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Design Terms Deconstructed

Pantone Color swatches spread out on a table

As a designer, I sometimes forget that many of the terms I use on a day-to-day basis aren’t common knowledge to most people. Since Insight hired a new team member recently, I’ve needed to take a step back and explain what I mean by many terms that we designers often have at the ready. Hopefully this list will help demystify some technical language for non-designers.

Aspect Ratio – Ratio of width to height of a rectangle.

demonstration of aspect ratio

Bleed – Intentionally extending the artwork beyond the page creates a bleed, usually about .125 or .25 inch so the printer can trim off the edges without risking cutting into the design if the paper shifts slightly.

Body Copy – The main bulk of text on a design, usually a paragraph or more.

Brand Identity – The visual aspects of a brand. Usually put in a Brand Standards or Style Guide document defining the brand’s look and feel. Brand Standards documents generally include details about logo usage, typefaces, colors, tagline, tone of voice, website, packaging and other marketing materials.

CMYK (Cyan, Magenta, Yellow, Key (Black)) – Color mode for printed jobs, these four colors can create many colors used in print:

CMYK colors side by side

Crop Marks – Printed lines that show the edges of the page where the printer will cut off the bleed.

DPI (Dots Per Inch) – Unit that measures the resolution of a print piece. Higher DPI means more detail and can be printed at larger sizes. 300 dpi is the ideal resolution for print. Often used interchangeably with PPI (see below).

F (Final) – My label for a final file that has been proofread, approved by the client and is ready to be sent to the printer and/or client.

FPO (For Placement Only) – A label for a placeholder image or copy that will need to be replaced at some point before it can be finalized.

Hex – A six-character code made up of letters and numbers that represents a color, most often used in web design. Insight’s main color hex codes are #CD1F40 #A2A637 and #8BC0C6.

JPEG – The standard image format for containing lossy and compressed image data, a raster file type, jpegs can’t have transparent backgrounds.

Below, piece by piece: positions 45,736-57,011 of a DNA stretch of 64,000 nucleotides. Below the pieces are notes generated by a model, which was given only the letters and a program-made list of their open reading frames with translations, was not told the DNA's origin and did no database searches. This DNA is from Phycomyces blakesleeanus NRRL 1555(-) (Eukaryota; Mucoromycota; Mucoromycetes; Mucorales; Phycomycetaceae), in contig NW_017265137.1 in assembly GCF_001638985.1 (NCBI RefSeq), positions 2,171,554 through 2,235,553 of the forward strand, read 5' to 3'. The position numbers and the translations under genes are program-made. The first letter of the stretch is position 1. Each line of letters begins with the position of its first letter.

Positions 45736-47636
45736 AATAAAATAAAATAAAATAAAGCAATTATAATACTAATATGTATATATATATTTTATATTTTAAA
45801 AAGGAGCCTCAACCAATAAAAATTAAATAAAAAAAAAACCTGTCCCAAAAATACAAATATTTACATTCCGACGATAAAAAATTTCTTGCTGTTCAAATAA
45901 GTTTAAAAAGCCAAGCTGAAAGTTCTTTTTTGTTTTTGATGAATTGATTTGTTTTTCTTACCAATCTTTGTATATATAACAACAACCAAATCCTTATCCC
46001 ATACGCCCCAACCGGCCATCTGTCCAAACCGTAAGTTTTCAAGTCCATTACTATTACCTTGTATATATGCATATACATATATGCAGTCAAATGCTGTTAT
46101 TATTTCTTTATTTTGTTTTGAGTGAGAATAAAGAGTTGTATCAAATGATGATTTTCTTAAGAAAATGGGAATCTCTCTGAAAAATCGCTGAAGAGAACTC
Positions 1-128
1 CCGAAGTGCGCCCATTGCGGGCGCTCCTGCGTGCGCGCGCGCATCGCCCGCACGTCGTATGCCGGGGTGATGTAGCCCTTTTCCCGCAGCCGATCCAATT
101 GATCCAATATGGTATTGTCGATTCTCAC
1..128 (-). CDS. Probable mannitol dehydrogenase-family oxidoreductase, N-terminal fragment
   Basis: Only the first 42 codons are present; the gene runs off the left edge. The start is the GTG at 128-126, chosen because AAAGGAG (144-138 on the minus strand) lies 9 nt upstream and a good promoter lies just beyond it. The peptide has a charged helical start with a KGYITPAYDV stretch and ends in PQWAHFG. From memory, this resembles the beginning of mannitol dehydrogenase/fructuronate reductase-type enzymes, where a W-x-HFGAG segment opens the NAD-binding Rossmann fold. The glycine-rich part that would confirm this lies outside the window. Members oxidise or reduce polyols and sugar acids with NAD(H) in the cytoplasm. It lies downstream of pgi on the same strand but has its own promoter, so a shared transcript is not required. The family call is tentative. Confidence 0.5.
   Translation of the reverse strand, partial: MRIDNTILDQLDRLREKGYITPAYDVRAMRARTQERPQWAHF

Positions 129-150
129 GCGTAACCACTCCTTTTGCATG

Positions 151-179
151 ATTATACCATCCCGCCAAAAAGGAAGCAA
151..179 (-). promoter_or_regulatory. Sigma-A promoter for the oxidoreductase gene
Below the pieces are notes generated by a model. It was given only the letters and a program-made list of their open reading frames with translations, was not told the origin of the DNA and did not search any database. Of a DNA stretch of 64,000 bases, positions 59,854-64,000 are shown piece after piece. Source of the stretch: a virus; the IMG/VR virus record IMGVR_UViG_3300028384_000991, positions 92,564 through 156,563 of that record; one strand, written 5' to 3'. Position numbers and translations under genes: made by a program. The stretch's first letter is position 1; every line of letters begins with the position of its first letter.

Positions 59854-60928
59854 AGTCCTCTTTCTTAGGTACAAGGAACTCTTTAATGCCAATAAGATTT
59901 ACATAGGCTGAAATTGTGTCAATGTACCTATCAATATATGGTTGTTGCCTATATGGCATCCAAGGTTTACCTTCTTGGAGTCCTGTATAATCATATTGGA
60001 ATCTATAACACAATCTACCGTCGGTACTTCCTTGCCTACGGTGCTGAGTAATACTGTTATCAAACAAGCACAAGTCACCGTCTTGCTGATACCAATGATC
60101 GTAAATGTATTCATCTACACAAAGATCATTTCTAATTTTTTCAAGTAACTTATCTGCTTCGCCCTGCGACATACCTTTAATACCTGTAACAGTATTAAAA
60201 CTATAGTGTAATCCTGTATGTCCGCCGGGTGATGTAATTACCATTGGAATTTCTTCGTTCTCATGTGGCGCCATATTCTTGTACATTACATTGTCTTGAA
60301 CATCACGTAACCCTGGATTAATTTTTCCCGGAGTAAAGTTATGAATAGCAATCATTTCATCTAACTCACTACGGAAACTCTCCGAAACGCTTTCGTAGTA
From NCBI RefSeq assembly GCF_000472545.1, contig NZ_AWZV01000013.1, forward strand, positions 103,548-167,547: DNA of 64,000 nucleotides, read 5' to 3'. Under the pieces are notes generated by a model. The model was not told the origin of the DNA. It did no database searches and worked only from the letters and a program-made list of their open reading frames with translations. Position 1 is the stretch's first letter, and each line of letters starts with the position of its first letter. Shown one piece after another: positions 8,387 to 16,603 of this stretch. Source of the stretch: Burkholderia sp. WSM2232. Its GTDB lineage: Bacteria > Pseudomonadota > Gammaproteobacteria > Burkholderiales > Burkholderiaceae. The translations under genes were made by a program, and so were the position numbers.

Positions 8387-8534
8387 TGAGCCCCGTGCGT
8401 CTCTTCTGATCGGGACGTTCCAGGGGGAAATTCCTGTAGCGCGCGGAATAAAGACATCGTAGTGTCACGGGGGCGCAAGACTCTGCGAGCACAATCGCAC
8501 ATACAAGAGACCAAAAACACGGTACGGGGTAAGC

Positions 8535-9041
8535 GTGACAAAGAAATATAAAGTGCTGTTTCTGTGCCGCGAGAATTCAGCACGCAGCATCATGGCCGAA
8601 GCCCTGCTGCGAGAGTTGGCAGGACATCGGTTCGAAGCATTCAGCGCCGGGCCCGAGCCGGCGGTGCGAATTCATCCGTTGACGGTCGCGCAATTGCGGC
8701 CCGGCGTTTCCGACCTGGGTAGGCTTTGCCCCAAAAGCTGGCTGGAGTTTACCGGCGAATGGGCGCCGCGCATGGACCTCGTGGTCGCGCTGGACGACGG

Kern – Adjust the spacing between individual letters. Learn best kerning practices and test your kerning skills through a fun game called Kerntype.

Logomark – A recognizable image or symbol that represents a brand without necessarily including the name of the company, e.g. Insight’s red circle mark or Pepsi.

Insight Creative, Inc. and Pepsi logos side by side

Margin – The blank space between the edge of the page and the content.

Mock-up – A realistic representation of a design, often 3D, made to appear how it will look once produced.

Mood Board – A collection of visual references and inspiration for a new project consisting of photos, type, colors, fonts, etc. to set the aesthetic and feel of the concept.

Palette – Color swatches that are specifically chosen for a brand or concept.

Pantone (PMS) – Pantone Matching System, a standardized color system that matches exactly when printed professionally with special ink. Each color has its own number for a perfect color match every time.

Insight Creative Inc's Pantone Green Red and Blue Colors side by side

Placeholder Text – Filler text temporarily used when the actual copy isn’t available to insert into the design yet. Often made up of meaningless Greek/Latin called Lorem Ipsum.

PNG (Portable Graphics Format) – An uncompressed raster image file format that can have a transparent background.

PPI (Pixels Per Inch) – Unit that measures the resolution of a digital image. 72 ppi is the standard resolution for web images. Often used interchangeably with DPI.

Raster – A graphic that loses resolution when scaled to a larger size. Can appear blurry/low quality when used at the wrong size. Opposite of a vector graphic (see below).

Insight Creative Inc's logo both as a vector and raster to show the differences in image quality

RGB (Red Green Blue) – The preferred color format for web/digital jobs. Red, green and blue can combine to make a large spectrum of colors using light (often through TV, computer or mobile screens).

Samples of red green and blue that make up the RGB color scale

Sans Serif – Fonts without serifs on the end of letters. Easier to read and comprehend on screens, especially with longer bodies of text.

Example of a Sans Serif font using the Proxima Nova font

Serif – A small line that appears on the ends of letters in some fonts. Serif fonts are easier to read and comprehend in print.

Example of a Serif font using the Mrs. Eaves font

V1, V2 – Version 1, version 2, etc. My labeling system to differentiate stages of drafts, documenting proofing and client changes before a project is finalized.

Vector – A scalable graphic that doesn’t lose resolution or quality when scaled to any size. Never gets blurry. Opposite of a raster image.

Wordmark or Logotype – A logo that only has stylized text-based elements or the type-based part of the logo. E.g., FedEx or Coca-Cola.

Fed-Ex and Coca-Cola wordmarks

I hope having some of these terms in your back pocket proves helpful wherever you are in your marketing journey. Knowing more design vernacular can streamline discussions of your design needs, ensuring we’re on the same page and communicating with substance!